Render PDF sample as HTML in dev mode

Our next commit adds a bit of support code to allow for more rapid iteration while working in development mode. In production, we only want to use our PDF view to generate the PDF, but in development we'll be able to iterate and tweak our design and layout of the PDF much more quickly if we can render it as a normal HTML view.

You can see all of the changes in the Render PDF sample as HTML in dev mode commit, or check it out locally with:

$ git checkout 31a4233

We enable this by adding a development environment specific format handler in the DownloadsController to render the HTML view. In addition, we expose the render attributes in our Download objects so both the PDF generation and the development-only HTML rendering will use the same rendering settings and data.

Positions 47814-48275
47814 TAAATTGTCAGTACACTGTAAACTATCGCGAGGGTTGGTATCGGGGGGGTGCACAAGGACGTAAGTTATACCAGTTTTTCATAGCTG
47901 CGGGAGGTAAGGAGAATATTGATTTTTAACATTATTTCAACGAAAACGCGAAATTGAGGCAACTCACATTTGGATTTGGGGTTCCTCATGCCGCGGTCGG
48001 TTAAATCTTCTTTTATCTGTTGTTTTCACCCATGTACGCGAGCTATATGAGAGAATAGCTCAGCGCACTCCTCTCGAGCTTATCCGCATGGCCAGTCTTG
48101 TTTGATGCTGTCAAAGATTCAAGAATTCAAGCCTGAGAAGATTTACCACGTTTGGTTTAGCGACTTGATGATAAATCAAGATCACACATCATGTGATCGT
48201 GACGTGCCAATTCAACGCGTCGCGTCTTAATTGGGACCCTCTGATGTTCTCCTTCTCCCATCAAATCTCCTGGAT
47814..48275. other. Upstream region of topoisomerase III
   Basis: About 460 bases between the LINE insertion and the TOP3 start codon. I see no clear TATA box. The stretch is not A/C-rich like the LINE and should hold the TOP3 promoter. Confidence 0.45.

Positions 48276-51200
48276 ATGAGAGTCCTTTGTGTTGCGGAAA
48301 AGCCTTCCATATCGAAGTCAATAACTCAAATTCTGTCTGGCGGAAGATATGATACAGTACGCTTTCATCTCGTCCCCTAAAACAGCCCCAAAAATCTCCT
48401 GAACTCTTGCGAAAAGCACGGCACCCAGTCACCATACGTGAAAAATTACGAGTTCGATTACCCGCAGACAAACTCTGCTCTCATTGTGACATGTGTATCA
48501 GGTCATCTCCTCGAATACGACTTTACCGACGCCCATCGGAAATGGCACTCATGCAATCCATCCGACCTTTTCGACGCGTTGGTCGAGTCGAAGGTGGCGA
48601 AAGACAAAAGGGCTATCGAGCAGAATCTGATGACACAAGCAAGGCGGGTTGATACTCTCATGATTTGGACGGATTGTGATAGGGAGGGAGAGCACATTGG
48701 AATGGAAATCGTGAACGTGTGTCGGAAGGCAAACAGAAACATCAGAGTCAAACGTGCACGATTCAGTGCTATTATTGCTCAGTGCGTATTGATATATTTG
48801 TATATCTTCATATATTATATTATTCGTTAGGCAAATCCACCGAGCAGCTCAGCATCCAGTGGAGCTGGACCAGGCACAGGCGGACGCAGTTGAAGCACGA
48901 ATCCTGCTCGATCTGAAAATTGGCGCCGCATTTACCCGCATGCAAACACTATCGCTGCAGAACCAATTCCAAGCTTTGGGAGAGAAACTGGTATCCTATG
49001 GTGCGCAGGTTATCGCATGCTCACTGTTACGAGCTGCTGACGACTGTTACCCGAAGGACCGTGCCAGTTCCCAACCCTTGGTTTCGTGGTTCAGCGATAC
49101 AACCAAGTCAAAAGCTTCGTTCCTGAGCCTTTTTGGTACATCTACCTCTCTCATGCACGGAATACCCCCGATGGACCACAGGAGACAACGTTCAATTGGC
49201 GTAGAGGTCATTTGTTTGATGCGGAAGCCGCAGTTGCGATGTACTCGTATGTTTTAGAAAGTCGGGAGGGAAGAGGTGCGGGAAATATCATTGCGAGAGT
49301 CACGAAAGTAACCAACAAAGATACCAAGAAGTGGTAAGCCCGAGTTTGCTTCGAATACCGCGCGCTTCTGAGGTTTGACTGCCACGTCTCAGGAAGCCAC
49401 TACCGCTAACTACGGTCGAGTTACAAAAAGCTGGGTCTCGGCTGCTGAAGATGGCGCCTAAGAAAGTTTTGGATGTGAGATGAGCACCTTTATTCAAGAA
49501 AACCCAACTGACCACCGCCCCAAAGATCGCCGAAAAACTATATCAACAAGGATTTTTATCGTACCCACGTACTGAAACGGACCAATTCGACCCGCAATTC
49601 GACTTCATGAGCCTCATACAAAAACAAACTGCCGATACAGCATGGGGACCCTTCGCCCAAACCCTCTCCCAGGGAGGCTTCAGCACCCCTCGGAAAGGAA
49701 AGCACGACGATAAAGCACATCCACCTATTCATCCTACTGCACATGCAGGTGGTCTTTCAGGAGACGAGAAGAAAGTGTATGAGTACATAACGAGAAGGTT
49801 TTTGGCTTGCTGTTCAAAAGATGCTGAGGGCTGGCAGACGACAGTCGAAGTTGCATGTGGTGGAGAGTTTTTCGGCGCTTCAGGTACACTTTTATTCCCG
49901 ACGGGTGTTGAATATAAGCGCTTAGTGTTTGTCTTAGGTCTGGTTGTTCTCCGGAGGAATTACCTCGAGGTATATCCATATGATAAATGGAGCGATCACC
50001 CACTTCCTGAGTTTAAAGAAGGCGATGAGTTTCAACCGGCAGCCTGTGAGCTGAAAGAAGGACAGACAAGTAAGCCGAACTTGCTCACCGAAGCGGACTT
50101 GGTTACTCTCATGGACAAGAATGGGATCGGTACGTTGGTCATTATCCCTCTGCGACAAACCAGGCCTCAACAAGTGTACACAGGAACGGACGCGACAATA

def show
   respond_to do |format|
     format.pdf { send_invoice_pdf }
+
+    if Rails.env.development?
+      format.html { render_sample_html }
+    end
   end
 end

Our next commit adds a feature spec for our download code that allows us to make a number of assertions about the download file, and the contents therein. You can see all of the changes in the Add feature spec with PDF related assertions commit, or check them out locally with:

$ git checkout c4e5ace